If there’s an earthquake this week, it may be caused by Madison, Taft, Goldwater, and Reagan turning over in their graves. Imagine it: the leading conservative governor in America, considered a pioneer in education reform, wants the distant federal government to come into his state’s schools and impose tougher rules and regulations. And even the Wall Street Journal’s redoubtable editorial page deplores “rampant noncompliance” with federal mandates and “lax enforcement” by Big Brother in Washington.

In its new issue, American Conservative magazines asks two dozen leading intellectuals “What is left? What is right? Does it matter?” Not if leading conservatives have made their peace with federal control of local schools–and are demanding that the feds crack down on the locals.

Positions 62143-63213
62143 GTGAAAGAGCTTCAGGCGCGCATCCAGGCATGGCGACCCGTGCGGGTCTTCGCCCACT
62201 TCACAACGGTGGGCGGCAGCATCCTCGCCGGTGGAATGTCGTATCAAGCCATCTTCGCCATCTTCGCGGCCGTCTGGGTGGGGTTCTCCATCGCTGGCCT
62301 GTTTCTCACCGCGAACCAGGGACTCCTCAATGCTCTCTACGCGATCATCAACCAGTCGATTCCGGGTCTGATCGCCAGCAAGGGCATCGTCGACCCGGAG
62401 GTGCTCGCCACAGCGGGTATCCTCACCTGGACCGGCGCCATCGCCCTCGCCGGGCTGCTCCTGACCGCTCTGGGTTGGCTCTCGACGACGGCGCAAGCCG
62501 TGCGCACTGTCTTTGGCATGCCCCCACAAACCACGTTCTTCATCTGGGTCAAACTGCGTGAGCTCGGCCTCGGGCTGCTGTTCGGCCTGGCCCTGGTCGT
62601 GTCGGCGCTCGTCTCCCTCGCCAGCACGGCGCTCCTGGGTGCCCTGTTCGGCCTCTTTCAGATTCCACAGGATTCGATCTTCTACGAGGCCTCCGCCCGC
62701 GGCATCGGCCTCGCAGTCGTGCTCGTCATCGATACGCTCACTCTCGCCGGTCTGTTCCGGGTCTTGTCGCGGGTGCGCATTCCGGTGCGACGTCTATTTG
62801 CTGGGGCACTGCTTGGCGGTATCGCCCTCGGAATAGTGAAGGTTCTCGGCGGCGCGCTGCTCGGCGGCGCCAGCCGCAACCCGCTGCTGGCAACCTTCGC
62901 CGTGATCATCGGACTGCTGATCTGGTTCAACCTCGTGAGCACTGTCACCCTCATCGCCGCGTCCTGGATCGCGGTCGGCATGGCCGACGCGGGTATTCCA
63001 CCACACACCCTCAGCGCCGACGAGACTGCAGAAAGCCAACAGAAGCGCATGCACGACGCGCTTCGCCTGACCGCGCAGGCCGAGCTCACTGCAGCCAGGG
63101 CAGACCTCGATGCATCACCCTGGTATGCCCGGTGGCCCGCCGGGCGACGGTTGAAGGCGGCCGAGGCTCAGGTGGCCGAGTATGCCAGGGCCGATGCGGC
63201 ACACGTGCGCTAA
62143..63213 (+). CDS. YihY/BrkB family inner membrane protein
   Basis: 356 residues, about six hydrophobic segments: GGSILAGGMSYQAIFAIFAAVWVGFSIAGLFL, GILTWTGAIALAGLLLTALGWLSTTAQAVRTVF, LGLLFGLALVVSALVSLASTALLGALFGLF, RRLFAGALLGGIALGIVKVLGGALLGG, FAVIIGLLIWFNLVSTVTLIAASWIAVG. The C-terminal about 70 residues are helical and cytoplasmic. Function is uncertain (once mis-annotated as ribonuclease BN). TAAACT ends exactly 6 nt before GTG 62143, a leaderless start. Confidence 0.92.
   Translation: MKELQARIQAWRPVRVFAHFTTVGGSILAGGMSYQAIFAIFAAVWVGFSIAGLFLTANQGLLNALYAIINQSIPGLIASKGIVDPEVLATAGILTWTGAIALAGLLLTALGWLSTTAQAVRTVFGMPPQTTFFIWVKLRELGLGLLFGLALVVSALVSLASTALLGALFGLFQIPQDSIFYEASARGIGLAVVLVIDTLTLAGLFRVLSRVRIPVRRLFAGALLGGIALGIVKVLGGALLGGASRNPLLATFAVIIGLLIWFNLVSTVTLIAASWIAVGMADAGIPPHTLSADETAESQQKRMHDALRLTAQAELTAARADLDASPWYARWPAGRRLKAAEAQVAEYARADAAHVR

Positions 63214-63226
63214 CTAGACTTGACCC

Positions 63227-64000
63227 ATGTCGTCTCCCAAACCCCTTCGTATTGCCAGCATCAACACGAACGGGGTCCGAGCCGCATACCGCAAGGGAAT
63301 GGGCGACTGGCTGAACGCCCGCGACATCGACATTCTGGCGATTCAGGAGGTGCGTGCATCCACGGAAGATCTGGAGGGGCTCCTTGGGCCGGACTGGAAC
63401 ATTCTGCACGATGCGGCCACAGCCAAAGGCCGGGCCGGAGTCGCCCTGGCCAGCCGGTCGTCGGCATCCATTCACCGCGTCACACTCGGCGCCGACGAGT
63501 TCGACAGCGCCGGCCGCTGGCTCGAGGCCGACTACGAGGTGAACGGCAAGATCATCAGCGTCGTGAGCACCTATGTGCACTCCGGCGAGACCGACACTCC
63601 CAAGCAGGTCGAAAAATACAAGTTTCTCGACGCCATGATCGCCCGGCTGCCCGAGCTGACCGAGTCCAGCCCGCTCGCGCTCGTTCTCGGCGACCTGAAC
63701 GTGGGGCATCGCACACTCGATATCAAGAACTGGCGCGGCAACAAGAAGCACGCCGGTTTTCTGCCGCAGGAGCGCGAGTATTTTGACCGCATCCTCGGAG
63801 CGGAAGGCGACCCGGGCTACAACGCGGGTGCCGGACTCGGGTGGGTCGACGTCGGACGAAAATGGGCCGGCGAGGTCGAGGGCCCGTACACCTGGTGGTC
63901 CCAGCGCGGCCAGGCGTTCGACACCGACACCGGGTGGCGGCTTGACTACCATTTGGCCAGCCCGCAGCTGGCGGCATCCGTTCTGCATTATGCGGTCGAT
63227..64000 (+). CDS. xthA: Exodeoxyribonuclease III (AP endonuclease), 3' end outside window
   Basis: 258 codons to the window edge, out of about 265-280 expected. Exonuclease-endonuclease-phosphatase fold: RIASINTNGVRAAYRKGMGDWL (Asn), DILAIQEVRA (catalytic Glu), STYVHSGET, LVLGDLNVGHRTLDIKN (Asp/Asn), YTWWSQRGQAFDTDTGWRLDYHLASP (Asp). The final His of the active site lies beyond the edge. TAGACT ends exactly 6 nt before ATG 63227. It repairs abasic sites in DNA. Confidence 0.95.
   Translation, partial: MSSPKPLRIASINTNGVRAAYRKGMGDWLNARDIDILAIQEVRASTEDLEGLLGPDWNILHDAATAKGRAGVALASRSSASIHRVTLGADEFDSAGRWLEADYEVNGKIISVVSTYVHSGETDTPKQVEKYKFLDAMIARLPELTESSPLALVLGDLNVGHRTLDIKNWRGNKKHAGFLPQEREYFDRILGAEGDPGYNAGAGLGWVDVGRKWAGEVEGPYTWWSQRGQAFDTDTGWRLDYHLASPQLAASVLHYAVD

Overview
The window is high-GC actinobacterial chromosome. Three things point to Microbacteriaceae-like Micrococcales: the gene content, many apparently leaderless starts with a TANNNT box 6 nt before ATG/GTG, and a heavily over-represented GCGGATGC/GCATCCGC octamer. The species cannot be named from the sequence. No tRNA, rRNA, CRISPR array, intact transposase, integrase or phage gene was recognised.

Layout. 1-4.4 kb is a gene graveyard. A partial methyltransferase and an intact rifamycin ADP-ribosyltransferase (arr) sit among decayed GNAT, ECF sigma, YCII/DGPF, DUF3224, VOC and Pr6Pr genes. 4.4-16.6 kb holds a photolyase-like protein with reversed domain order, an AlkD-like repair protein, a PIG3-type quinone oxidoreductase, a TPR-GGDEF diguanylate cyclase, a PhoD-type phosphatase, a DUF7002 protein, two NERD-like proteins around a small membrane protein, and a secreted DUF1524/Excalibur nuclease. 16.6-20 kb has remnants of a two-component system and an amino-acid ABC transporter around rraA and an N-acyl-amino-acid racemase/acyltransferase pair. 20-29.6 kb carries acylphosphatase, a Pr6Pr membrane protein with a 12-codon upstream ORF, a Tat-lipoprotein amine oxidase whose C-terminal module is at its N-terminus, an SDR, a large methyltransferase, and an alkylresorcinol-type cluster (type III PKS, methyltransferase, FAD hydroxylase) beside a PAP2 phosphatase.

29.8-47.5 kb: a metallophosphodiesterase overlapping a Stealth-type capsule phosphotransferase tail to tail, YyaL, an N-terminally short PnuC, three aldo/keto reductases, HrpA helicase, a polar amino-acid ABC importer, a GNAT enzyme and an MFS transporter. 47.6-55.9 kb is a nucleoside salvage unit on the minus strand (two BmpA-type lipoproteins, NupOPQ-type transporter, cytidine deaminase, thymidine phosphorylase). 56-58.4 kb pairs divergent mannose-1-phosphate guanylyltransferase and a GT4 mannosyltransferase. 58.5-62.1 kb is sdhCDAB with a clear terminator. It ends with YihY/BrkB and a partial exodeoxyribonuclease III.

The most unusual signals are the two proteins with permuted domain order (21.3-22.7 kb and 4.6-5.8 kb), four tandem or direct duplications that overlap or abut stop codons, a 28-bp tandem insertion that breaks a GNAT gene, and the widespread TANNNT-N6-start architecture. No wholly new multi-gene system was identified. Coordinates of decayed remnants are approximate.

Another Fiscal Conservative Sighted?

The Associated Press states as fact that Sen. Lincoln “Chafee is a fiscal conservative.” OK, let’s go to the tape.

According to the National Taxpayers Union, Chafee voted to restrain taxes and spending only 33 percent of the time in 2005. He introduced 43 bills to raise spending and only two to cut spending. He voted against Medicaid cuts. He voted not to allow a cap on spending increases. He voted to increase spending on community development block grants, low-income heating assistance, education, and a package of welfare programs.

What is the AP’s definition of a fiscal conservative?

New at Cato Unbound: Mexicans in America

Be sure to check out today’s fresh August issue of Cato Unbound, kicking off with celebrated essayist Richard Rodriguez’s provocative meditation on the place of Mexico and Mexicans in the U.S. economy and consciousness. Here’s a taste: